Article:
Emergency Treatment for Registered Patients
To book an emergency appointment, please try to contact us first thing in the morning. Our phonelines are open from 8am daily.
During evenings and weekends, you can access emergency dental treatment or advice by telephoning the practice (01952 505120) and listening to the recorded message.
Emergency Treatment for Non-registered Patients
If you have not been seen at the practice before and have an urgent problem such as toothache, we will usually sort out your immediate problem for £155. This covers an initial assessment, diagnosis of the problem, a diagnosis x-ray and basic treatment such as an extraction. Thereafter, you can register as a patient with the practice for routine care.
Treating Emergency Dental Problems at Home
Dental emergencies like an injury to the teeth or gums, can potentially be serious and should not be ignored. By ignoring a dental problem, this can increase the risk of permanent damage as well as the need for more extensive and expensive treatment in the long run.
If you suffer a dental emergency or injury at home, please see below for some at home management of some common dental problems.
Thoroughly rinse your mouth with warm water. Using dental floss, remove any lodged food. For any swelling, apply a cold compress to the outside of your mouth or cheek. Never put aspirin or any other painkiller against the gums near the aching tooth because it may burn the gum tissue. Book in to see your dentist as soon as possible.
Chipped or Broken Teeth
Save any pieces. Rinse the mouth using warm water; rinse any broken pieces. If there’s bleeding, apply a piece of gauze to the area for about 10 minutes or until the bleeding stops. Apply a cold compress to the outside of the mouth, cheek, or lip near the broken/chipped tooth to keep any swelling down and relieve pain. See your dentist as soon as possible.
Retrieve the tooth, hold it by the crown (the part that is usually exposed in the mouth), and rinse off the tooth root with water if it’s dirty. Do not scrub it or remove any attached tissue fragments. If possible, try to put the tooth back in place. Make sure it’s facing the right way. Never force it into the socket. If it’s not possible to reinsert the tooth in the socket, put the tooth in a small container of milk (or cup of water that contains a pinch of table salt, if milk is not available) or a product containing cell growth medium, such as Save-a-Tooth. In all cases, see your dentist as quickly as possible. Knocked out teeth with the highest chances of being saved are those seen by the dentist and returned to their socket within 1 hour of being knocked out.
Extruded (partially dislodged) tooth
Book to see your dentist as soon as possible. To relieve any pain, apply a cold compress to the outside of the mouth or cheek in the affected area. Take an over-the-counter pain reliever if needed.
Objects Caught Between Teeth
First, try using dental floss to very gently and carefully remove the object. If you can’t get the object out, see your dentist. Never use a pin or other sharp object to poke at the stuck object. These instruments can cut your gums or scratch your tooth surface.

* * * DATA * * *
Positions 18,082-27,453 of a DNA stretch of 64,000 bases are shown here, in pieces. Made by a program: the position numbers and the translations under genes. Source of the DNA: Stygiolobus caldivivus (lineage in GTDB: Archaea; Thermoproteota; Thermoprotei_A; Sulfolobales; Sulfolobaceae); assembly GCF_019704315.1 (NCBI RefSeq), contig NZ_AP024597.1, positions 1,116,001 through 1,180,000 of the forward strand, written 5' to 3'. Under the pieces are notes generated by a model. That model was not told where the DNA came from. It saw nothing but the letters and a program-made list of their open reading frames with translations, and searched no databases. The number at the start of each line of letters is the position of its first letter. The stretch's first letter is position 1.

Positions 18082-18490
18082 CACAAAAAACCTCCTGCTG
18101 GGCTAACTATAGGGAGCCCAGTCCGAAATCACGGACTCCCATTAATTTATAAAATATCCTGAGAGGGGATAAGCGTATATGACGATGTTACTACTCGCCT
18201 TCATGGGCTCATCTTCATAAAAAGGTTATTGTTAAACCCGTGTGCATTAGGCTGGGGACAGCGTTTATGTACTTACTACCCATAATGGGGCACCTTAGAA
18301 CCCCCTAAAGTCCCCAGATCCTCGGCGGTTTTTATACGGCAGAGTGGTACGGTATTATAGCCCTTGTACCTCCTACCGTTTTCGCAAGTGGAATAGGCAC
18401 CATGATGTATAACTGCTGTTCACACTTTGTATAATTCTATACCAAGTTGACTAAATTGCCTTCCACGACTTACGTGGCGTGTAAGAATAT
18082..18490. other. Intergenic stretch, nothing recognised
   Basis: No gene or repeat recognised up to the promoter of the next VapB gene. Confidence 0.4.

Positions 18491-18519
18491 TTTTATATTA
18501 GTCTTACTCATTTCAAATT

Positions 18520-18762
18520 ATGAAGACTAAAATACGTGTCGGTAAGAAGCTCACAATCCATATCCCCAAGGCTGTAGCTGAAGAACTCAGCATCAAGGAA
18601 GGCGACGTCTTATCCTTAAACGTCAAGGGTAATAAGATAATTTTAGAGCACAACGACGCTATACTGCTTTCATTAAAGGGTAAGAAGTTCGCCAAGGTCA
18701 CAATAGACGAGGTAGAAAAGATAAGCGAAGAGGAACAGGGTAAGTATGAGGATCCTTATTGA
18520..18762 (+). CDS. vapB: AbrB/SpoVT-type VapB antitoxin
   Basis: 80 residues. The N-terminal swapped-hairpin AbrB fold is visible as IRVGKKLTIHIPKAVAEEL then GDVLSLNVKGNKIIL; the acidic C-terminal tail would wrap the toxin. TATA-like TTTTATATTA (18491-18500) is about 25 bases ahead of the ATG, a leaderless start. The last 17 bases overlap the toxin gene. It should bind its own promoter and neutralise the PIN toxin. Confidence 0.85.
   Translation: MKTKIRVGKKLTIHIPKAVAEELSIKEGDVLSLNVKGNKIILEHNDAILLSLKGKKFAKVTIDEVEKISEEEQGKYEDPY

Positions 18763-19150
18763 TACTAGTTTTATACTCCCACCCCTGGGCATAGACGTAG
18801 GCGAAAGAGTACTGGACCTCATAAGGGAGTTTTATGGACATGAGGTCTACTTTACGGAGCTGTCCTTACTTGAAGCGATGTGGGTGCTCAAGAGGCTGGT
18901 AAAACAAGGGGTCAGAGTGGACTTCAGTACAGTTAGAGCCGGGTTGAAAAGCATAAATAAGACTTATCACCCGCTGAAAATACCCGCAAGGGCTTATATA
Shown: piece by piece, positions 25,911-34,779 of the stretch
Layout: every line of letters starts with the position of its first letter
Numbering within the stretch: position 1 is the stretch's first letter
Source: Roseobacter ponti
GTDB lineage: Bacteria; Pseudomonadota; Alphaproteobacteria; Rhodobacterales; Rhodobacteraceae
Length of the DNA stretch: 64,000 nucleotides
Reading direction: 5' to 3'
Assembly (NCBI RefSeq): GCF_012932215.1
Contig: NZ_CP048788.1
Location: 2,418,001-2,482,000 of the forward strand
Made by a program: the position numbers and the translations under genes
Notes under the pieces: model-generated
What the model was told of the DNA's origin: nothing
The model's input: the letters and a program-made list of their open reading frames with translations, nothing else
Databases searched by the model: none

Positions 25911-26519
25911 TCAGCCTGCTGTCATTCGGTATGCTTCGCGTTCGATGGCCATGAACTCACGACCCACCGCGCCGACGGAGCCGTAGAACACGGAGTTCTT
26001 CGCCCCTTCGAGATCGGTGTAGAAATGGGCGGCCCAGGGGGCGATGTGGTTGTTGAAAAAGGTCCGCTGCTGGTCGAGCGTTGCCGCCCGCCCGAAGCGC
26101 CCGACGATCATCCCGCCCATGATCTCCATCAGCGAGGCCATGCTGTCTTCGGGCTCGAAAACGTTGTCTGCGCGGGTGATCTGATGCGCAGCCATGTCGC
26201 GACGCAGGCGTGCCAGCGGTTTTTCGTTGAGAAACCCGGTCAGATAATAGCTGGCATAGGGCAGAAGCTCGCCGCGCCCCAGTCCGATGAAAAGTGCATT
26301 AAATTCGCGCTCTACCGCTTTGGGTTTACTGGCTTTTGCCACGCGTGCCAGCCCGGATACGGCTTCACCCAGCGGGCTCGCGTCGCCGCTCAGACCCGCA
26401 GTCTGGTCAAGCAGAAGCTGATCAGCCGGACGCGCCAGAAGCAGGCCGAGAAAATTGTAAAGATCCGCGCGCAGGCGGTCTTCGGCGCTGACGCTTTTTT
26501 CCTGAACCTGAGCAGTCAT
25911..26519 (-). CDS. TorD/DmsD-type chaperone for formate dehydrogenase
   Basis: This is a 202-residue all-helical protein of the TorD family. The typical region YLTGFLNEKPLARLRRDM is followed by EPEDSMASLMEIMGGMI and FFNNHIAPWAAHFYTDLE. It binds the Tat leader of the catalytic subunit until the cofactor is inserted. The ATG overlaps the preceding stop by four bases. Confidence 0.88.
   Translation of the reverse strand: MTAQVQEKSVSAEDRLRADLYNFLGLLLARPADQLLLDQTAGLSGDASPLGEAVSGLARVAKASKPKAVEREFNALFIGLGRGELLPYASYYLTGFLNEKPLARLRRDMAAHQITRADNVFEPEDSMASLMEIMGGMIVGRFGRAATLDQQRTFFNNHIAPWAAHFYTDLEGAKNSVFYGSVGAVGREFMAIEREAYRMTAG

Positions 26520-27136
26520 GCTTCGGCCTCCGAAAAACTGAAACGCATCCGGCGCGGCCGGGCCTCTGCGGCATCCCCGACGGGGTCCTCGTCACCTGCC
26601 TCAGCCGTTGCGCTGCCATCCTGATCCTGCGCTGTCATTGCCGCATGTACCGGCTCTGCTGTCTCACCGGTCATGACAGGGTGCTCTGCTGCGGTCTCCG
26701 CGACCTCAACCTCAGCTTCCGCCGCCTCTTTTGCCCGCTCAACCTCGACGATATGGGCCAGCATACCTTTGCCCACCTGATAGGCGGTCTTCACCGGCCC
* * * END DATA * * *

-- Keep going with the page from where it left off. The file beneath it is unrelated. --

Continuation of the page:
Keep the area as clean as possible by using your regular toothpaste. As a temporary measure, an over-the-counter temporary dental filling can be placed over the cavity. These can be purchased at local pharmacies or drugstores. Contact your dentist for an appointment.
If the crown falls off, make an appointment to see your dentist as soon as possible and bring the crown with you. If you can’t get to the dentist right away and the tooth is causing pain, use a cotton swab to apply a little clove oil to the sensitive area (clove oil can be purchased at your local drug store or in the spice aisle of your grocery store). Do not use super glue to glue to crown back in!
Abscesses are infections that occur around the root of a tooth or in the space between the teeth and gums. Abscesses are a serious condition that can damage tissue and surrounding teeth, with the infection possibly spreading to other parts of the body if left untreated.
Because of the serious oral health and general health problems that can result from an abscess, see your dentist as soon as possible if you discover a pimple-like swelling on your gum that usually is painful. In the meantime, to ease the pain and draw the pus toward the surface, try rinsing your mouth with a mild salt water solution (1/2 teaspoon of table salt in 8 ounces of water) several times a day.
Injuries to the soft tissues, which include the tongue, cheeks, gums, and lips, can result in bleeding. To control the bleeding, here’s what to do:
1. Rinse your mouth with a mild salt-water solution.
2. Use a moistened piece of gauze or tea bag to apply pressure to the bleeding site. Hold in place for 15 to 20 minutes.
3. To both control bleeding and relieve pain, hold a cold compress to the outside of the mouth or cheek in the affected area for 5 to 10 minutes.
4. If the bleeding doesn’t stop, see your dentist right away or go to a hospital emergency room. Continue to apply pressure on the bleeding site with the gauze until you can be seen and treated.